Alas. The low pass showed that some serious water damage had occurred on the south end of both the runway and the field. That part of the runway had completely bowed up and the asphalt looks like a front-loader tore into it. The rest of the runway looked pretty bad, too.
Next time I talk with the township's management, I'm going to lower my offering price. Drastically.
Back to the home airport for my usual and customary crosswind landing--crosswinds seem to follow me around at the surface; headwinds love to greet me at altitude. Put the Bluebird up and check to see how much fuel we used for the almost exactly 100 minutes we were aloft (one hour, forty minutes). Just about ten gallons. Not bad. I can lean this O-300 back at altitude and still get a hundred knots and only burn seven/seven-point-five gallons per hour.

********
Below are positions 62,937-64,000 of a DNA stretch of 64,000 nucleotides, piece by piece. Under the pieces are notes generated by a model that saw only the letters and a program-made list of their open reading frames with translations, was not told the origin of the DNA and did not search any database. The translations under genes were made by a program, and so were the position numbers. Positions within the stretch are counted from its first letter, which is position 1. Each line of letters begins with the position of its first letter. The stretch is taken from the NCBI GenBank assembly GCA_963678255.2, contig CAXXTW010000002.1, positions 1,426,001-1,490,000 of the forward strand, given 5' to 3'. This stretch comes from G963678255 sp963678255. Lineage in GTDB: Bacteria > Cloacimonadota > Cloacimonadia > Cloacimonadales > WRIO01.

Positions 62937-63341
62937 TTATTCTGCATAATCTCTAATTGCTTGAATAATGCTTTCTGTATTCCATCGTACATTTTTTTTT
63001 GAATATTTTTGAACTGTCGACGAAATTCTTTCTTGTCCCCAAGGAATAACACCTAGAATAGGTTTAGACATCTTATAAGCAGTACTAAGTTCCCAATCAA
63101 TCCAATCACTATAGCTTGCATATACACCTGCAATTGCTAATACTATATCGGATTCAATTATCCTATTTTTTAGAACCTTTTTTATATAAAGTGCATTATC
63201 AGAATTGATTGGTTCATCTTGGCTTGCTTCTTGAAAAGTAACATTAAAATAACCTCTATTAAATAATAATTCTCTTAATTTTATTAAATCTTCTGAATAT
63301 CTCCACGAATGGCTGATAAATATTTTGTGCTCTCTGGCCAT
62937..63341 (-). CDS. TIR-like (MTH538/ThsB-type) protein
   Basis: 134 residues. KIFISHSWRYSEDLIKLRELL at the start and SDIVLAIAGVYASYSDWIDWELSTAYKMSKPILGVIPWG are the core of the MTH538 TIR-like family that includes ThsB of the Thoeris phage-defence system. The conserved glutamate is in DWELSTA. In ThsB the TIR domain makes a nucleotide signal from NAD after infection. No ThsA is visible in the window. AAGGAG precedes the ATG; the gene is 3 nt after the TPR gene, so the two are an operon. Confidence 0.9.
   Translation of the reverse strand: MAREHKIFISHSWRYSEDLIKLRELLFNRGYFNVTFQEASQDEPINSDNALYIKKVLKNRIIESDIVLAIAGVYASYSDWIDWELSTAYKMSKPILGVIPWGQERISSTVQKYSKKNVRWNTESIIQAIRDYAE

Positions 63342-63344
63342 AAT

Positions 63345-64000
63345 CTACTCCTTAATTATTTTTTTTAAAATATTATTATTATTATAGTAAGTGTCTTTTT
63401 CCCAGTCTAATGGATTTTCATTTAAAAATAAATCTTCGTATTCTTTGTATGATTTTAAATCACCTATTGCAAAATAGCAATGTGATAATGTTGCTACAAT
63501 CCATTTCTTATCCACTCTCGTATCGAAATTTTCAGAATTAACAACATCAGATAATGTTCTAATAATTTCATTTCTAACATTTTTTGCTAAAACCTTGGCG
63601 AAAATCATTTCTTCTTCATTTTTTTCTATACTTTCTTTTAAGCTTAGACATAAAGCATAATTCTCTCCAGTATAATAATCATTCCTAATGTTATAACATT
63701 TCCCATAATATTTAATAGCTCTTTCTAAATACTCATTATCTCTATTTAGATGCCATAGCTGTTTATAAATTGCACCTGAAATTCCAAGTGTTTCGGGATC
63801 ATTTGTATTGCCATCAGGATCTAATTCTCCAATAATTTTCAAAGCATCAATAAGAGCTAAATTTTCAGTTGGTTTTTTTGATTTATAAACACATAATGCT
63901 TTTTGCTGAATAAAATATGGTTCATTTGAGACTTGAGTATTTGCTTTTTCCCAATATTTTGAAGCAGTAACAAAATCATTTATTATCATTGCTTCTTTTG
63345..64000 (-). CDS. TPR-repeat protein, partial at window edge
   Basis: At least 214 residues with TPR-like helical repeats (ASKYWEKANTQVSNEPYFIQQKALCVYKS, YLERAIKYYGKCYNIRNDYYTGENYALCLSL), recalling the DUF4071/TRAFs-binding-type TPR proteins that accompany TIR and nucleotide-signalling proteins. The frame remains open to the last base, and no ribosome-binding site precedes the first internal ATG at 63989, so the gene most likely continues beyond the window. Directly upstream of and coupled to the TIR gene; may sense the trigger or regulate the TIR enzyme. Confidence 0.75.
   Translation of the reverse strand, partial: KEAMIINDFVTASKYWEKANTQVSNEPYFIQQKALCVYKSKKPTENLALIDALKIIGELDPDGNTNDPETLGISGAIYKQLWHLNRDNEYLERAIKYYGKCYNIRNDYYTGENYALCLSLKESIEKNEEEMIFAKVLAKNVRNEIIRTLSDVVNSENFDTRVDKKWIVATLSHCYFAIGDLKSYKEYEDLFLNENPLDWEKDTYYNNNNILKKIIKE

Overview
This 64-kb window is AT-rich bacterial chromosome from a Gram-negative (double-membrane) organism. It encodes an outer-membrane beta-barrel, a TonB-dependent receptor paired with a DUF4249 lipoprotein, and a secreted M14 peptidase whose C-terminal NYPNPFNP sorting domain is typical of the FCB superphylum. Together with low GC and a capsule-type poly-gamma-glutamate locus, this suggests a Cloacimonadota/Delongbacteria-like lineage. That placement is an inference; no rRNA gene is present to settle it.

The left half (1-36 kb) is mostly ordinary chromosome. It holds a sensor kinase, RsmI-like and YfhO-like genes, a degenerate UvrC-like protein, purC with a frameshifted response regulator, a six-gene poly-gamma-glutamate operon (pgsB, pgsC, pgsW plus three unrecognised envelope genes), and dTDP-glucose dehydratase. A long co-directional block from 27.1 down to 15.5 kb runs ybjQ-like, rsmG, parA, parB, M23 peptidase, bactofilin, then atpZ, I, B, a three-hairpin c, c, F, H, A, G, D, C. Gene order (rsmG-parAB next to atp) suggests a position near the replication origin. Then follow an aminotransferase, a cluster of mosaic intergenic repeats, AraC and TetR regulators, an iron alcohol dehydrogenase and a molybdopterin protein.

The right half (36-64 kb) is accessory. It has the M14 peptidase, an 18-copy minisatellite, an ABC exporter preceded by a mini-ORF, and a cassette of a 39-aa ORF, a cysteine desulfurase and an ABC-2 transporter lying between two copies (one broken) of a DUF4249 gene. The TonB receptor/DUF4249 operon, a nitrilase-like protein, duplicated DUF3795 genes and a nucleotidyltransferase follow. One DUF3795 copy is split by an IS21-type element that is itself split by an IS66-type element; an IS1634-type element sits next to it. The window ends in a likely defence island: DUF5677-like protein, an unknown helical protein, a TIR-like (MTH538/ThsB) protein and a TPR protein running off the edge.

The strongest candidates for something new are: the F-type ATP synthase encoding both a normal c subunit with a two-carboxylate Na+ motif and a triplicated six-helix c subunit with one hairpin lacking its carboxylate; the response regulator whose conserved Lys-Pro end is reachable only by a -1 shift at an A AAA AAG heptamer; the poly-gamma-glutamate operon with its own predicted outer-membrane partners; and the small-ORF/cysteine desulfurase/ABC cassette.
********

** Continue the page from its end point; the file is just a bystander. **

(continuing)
That's better gas mileage than my full-size pickup gets. Better speed, too.
We drove into Fort Worth for some Cooper's BBQ in the Stockyards. Damn was it good.
On the way back to our little airport, we notice some warbirds parked at Fort Worth Meacham (KFTW). One of them was FiFi, a restored Boeing B-29 Superfortress.
Now my uncle is a Life Member of the Commemorative Air Force, of which he and I will always refer to it as the Confederate Air Force just out of habit, if for no other reason. But he adores the old WWII warbirds and I'm rather fond of them myself.
We paid the $5 donation per person to get through the gate and then proceeded to drool. Right in front of us was the Pacific Prowler--a legendary B-25 that raised all kinds of hell with the Japanese in the south Pacific. And she is a beauty!
Staring up at this magnificent example of WWII aviation, my uncle and I traded thoughts about Doolittle and his merry band of marauders launching off a carrier, loaded to max, on a wildly pitching ocean and with as little as six-feet clearance between wingtip and superstructure.
Those WWII aviators. . . they had stones the size of bowling balls.
And then we checked out the dream machine. Fifi. The Boeing B-29 Superfortress.
This was like a religious experience.
The religious experience was about to turn into a baptism.